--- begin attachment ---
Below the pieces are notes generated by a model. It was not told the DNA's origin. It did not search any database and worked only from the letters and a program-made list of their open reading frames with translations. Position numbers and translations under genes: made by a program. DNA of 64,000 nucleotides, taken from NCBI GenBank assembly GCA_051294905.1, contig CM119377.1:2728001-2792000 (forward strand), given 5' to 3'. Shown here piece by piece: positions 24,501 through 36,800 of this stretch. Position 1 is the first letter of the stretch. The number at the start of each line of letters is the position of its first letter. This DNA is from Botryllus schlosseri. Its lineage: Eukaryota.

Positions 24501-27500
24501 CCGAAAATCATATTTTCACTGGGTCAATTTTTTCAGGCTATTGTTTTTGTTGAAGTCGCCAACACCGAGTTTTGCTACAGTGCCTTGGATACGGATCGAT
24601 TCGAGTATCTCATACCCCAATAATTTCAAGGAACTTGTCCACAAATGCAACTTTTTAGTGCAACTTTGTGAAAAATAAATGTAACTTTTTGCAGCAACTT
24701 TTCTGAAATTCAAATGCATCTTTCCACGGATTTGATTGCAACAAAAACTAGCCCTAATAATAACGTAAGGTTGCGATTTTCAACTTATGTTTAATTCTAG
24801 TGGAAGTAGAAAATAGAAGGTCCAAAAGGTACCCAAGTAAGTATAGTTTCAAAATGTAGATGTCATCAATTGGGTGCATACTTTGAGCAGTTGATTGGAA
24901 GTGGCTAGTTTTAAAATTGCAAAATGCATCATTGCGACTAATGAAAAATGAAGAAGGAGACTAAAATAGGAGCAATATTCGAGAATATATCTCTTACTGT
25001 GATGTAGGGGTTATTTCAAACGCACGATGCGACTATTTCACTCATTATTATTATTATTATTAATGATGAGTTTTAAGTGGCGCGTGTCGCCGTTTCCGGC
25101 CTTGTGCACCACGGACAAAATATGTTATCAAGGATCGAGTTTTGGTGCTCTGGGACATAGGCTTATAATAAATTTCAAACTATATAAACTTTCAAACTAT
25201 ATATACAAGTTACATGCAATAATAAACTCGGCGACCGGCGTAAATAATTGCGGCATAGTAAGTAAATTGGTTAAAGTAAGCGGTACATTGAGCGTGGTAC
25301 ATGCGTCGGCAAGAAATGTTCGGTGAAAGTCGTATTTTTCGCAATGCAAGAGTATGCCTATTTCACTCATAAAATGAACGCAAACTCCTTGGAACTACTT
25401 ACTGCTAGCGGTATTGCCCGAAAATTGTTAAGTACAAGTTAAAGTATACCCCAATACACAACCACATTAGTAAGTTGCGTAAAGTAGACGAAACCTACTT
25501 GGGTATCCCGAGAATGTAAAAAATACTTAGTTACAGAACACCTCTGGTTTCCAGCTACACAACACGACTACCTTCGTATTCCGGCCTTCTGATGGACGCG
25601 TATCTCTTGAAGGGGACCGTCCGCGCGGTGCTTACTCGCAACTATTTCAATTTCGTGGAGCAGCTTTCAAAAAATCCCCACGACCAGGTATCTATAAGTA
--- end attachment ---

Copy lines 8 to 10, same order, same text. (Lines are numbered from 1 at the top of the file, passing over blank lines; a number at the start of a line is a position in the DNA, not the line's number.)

25001 GATGTAGGGGTTATTTCAAACGCACGATGCGACTATTTCACTCATTATTATTATTATTATTAATGATGAGTTTTAAGTGGCGCGTGTCGCCGTTTCCGGC
25101 CTTGTGCACCACGGACAAAATATGTTATCAAGGATCGAGTTTTGGTGCTCTGGGACATAGGCTTATAATAAATTTCAAACTATATAAACTTTCAAACTAT
25201 ATATACAAGTTACATGCAATAATAAACTCGGCGACCGGCGTAAATAATTGCGGCATAGTAAGTAAATTGGTTAAAGTAAGCGGTACATTGAGCGTGGTAC